I was the headmaster of a large primary school - over 500 pupils - and started to notice a change in my ability to hear what the children were saying to me both inside the classroom and out in the playground in the late 1990s. I was also experiencing difficulties hearing members of staff at staff meetings.
I was starting to experience difficulties with phone calls - particularly from female parents. Quite often I would ask them to call into school to discuss their particular problem or query on a one to one basis - as I could generally hear what they were saying in the quietness of my office. I felt that I could deal with such one-to-one conversations. At parents’ evenings after I had delivered my presentation I would have to walk into the body of the audience to hear their questions. This I found to be very stressful.
When I was in a classroom I was finding it harder and harder to hear what the children were saying - I seemed to have lost the ability to hear the upper range of sounds which related to children of 5 to 12 years. If anyone whispered to me at a meeting I was unable to hear anything they were saying.
In 2000 I had a heart attack and underwent triple bypass surgery - as a result I had to consider early retirement from my school. When I made enquiries with the Department of Education they said they would not grant my request on the basis of my heart surgery alone. However, when I mentioned my hearing loss and some of the problems associated with it, they agreed to grant me early retirement. I therefore retired in 2001 aged 55.
Following my retirement I had my hearing tested and two hearing aids fitted by the NHS.
My daughter had attended an information morning at a local cancer charity where someone from Action on Hearing Loss was speaking. When she came home she suggested that we should go down to the premises in Adelaide Street to find out if there was anything available which would help me.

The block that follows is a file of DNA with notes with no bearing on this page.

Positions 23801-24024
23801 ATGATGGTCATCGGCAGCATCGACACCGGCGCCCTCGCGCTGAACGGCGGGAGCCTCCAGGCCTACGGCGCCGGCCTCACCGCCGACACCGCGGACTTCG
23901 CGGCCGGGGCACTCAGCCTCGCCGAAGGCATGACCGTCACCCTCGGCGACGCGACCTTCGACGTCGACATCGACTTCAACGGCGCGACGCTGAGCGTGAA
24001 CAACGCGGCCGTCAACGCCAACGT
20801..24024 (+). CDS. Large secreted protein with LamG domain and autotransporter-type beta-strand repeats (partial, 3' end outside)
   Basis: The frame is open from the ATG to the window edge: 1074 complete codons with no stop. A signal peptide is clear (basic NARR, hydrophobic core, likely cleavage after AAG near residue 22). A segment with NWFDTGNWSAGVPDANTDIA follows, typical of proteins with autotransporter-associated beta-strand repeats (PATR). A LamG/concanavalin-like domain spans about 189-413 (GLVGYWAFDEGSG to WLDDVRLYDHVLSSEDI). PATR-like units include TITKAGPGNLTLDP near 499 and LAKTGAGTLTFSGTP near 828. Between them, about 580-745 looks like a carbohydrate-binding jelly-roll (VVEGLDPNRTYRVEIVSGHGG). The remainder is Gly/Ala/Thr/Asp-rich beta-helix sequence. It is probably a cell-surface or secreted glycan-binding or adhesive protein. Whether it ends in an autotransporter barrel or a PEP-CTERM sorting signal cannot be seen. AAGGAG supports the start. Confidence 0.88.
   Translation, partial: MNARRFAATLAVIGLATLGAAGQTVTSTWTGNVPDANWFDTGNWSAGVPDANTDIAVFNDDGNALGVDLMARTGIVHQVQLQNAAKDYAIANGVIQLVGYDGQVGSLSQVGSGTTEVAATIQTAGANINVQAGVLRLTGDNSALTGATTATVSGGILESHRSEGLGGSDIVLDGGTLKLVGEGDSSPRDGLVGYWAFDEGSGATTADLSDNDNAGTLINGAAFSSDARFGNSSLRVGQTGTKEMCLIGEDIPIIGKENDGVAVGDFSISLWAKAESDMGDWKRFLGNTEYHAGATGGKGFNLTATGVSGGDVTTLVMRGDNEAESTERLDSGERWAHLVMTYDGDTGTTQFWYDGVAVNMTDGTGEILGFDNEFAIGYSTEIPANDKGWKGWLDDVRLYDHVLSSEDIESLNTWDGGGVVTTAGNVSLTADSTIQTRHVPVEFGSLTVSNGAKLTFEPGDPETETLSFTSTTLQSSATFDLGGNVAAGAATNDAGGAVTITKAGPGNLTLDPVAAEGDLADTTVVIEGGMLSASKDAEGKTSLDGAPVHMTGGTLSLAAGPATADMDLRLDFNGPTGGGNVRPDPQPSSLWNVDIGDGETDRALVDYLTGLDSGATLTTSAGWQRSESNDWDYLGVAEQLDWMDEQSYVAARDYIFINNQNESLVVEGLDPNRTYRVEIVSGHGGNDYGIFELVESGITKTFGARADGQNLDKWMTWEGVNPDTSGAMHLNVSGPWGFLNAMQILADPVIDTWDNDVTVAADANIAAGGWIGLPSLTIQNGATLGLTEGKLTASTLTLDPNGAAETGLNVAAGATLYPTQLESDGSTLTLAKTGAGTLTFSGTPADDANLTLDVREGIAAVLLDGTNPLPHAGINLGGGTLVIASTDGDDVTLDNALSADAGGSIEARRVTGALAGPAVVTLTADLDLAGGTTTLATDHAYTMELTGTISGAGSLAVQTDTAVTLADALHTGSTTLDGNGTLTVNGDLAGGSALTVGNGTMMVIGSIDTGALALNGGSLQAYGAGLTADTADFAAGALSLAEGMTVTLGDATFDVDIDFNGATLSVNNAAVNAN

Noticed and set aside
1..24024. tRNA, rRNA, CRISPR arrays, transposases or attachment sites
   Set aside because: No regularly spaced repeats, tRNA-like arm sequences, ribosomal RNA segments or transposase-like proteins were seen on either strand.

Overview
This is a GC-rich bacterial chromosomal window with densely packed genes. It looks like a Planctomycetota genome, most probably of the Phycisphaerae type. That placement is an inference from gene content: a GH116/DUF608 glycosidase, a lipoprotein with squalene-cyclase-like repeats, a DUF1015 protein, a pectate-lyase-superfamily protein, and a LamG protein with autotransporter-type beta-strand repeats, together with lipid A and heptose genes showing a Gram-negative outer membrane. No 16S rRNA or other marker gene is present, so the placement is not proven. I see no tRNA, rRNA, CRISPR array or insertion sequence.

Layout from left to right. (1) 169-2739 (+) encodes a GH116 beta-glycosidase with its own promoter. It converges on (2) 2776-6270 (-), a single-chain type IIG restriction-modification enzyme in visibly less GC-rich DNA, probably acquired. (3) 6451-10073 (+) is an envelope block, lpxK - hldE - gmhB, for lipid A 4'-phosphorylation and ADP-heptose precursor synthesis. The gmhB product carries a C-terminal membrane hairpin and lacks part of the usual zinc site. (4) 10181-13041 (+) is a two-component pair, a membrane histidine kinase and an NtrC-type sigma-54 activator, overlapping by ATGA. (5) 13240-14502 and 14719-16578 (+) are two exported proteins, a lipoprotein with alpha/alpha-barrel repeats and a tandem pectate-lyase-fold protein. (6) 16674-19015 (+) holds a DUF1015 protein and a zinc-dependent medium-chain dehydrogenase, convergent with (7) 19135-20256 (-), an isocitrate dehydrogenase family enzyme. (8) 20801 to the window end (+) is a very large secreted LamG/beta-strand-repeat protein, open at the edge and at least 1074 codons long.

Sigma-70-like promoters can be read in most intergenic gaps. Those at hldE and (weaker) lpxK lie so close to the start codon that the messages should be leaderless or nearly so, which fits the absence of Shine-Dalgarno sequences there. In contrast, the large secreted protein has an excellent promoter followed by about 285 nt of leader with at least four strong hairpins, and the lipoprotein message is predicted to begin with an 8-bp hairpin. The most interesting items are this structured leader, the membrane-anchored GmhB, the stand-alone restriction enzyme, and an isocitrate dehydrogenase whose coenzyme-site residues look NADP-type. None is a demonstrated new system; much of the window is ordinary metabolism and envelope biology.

I explained that my family were becoming more and more frustrated by my inability to hear what was being said. I was introduced to Melissa, who spent time taking down details of my experiences. She was extremely helpful in recommending a number of possible aids which might improve my ability to hear. I was allowed to borrow a couple of devices to try out at home for a period of 14 days.
|The item which I decided to trial over the fortnight was the Roger Pen and transmitter, which was very discrete but very expensive.|
During the trial period I had a number of meetings with organisations I belong to and I brought along my Roger Pen. I was thinking of resigning from these committees due to the fact that I was finding it more and more difficult to hear what everyone was saying. I explained to my colleagues about my hearing problem and what the Roger Pen did and everyone was more than happy to allow me to use the equipment. I assured everyone that it did NOT record what they were saying and only amplified the sound for my benefit.
The Roger Pen has enabled me to continue my voluntary work on a number of committees as well as allowing me to watch, and more importantly hear what is being said on television programmes - beforehand I tended not to watch very much television as I couldn’t follow the dialogue. The Roger Pen goes with me most of the time but I do need to be very careful that I do not leave it behind me - it could be a very expensive mistake. My wife always asks me, when I return home, if I have remembered to bring it back with me. My fellow committee members would also ask if I have remembered to lift my Roger Pen.
I think there is always a reluctance to seek help and advice for a hearing problem and one tries to devise your own strategies to deal with the problem. I would probably not have called into the Action on Hearing Loss premises if it had not been for my daughter’s chance attendance at the cancer charity information morning.
I was aware of the building in Adelaide Street, as it is beside the bus stop which I would use regularly, but I didn’t know about the wealth of equipment inside to help those with mild hearing problems.
It is an excellent facility which I feel is underused due to people thinking that the only help they can get is from the NHS. Perhaps GPs should be made more aware of the equipment available to those patients on their books who have hearing problems.
My advice: visit Action on Hearing Loss today, don’t delay!